Traditional Use

Aboriginals and Torres Strait Islanders have lived along the east coast of Queensland for over 60,000 years and the Great Barrier Reef is their ‘sea country.’

It is a central part of their culture, spirituality and livelihoods and they undertake traditional hunting and fishing, ceremonies, stories and look after their country.

This is known as traditional use of marine resources - undertaking activities as part of Traditional Owner custom and tradition to satisfy personal, domestic or communal needs.


Traditional use of marine resources is allowed under the Zoning Plan and in all zones (including non-extractive use in Preservation Zones).

Traditional Owners can formalise their aspirations for sea country management through agreements involving government agency partners.

These include Traditional Use of Marine Resources Agreements (TUMRAs), Indigenous Land Use Agreements (ILUAs) and Memoranda of Understanding (MOUs).

In the Great Barrier Reef Region, there are seven accredited TUMRAs and one marine ILUA in place (covering 45,207km2).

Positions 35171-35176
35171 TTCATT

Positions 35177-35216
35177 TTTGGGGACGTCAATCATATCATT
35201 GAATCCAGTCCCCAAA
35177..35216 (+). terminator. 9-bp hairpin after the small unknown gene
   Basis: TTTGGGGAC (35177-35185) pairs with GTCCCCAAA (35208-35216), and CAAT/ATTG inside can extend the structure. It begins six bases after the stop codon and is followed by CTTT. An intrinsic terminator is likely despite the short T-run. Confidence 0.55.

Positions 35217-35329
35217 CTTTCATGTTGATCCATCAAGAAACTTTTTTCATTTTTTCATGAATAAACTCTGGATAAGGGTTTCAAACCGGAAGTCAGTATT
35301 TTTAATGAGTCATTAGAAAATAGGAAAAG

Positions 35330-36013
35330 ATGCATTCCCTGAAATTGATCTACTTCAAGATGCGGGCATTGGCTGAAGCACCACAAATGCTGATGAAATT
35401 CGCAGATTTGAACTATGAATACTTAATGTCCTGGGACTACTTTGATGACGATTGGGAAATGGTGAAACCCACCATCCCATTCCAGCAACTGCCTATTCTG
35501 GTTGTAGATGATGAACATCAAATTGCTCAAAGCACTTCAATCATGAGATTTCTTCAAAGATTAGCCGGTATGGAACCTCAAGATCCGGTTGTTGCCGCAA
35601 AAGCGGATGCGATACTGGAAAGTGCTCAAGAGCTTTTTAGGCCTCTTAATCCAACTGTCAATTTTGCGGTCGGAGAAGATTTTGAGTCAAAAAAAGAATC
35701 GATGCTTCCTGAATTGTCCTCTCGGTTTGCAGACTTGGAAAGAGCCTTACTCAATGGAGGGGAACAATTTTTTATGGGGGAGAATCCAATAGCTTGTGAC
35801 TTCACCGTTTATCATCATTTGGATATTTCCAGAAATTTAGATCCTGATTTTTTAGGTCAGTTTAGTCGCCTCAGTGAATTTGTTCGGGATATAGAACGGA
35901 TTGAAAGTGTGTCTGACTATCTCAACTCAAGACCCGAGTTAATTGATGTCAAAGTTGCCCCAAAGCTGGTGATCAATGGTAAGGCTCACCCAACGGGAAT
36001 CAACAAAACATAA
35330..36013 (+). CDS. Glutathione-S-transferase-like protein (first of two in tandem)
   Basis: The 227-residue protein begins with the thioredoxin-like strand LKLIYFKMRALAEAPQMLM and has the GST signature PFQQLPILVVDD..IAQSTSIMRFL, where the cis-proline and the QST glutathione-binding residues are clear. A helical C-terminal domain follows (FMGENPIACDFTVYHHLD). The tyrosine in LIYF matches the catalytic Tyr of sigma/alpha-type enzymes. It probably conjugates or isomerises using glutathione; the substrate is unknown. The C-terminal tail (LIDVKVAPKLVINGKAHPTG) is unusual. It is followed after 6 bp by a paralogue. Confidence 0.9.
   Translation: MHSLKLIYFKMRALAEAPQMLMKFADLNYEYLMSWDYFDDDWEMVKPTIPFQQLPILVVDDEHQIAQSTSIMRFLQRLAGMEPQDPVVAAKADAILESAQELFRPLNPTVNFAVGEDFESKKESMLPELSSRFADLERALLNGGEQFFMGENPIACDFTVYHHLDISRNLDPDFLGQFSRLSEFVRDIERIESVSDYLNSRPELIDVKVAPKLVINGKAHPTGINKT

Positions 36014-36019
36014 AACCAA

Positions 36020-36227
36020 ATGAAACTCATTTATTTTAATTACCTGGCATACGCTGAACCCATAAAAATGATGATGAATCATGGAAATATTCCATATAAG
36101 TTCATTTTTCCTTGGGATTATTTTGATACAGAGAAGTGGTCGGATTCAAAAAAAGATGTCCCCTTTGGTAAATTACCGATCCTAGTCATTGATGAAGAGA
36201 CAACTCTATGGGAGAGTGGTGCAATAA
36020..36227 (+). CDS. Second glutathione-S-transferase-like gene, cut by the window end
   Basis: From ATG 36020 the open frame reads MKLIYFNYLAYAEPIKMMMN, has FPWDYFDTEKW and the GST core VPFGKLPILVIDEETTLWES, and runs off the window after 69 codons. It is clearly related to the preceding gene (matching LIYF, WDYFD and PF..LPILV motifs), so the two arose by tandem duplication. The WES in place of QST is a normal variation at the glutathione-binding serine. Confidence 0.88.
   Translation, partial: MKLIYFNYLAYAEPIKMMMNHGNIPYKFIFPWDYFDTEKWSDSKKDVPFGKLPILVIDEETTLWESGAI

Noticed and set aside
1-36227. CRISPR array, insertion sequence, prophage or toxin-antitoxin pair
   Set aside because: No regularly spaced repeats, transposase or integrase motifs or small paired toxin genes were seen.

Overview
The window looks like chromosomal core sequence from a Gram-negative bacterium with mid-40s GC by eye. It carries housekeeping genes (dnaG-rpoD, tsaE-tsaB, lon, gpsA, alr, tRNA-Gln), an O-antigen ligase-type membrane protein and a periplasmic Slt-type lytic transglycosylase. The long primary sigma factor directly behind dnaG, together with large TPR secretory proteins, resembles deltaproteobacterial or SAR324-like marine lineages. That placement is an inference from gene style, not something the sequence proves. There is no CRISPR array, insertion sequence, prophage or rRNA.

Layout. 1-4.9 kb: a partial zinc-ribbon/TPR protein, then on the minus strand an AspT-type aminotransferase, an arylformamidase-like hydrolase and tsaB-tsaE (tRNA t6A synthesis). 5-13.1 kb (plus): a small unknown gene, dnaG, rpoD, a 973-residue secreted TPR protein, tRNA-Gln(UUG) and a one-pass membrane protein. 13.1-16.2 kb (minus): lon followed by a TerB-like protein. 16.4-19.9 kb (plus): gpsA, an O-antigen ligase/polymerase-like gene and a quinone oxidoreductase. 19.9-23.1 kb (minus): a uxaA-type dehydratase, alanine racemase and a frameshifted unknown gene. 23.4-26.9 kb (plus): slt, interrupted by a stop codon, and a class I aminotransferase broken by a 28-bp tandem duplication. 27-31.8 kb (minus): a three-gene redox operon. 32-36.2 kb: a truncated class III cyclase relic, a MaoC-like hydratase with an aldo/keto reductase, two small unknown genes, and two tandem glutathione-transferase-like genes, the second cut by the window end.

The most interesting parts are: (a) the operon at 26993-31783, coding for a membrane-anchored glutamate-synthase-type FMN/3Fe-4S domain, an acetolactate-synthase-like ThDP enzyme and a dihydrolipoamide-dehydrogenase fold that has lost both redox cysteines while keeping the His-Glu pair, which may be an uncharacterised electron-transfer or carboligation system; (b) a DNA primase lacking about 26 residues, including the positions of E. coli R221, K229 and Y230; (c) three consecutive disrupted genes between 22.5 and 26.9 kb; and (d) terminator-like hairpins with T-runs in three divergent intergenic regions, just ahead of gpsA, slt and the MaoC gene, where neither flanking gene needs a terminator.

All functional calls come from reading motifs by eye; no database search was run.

In addition, some Traditional Owner groups have agreed arrangements within their communities for sea country management, but have chosen not to formalise these arrangements with government agencies.


Traditional use, mainly through hunting, fishing and collecting, involves a range of marine species but overall levels of take are thought to be low.

The Great Barrier Reef Marine Park Authority works with Traditional Owners and scientists to access the best information available on culturally-important species such as dugong and green turtles.

Scientists can estimate the total losses these populations can withstand and still maintain population recovery or increases. Traditional Owners use these estimates as the basis for determining ecologically sustainable levels of take for these animals.

Green turtles and dugong are vulnerable to a range of impacts including boat strike, habitat degradation, by-catch, pollutants, marine debris and disease.

Current responsible hunting by Traditional Owners is considered to be sustainable, provided other threats are addressed.

Illegal hunting of threatened species by people who are not Traditional Owners (known as poaching) is a concern of Traditional Owners and managing agencies.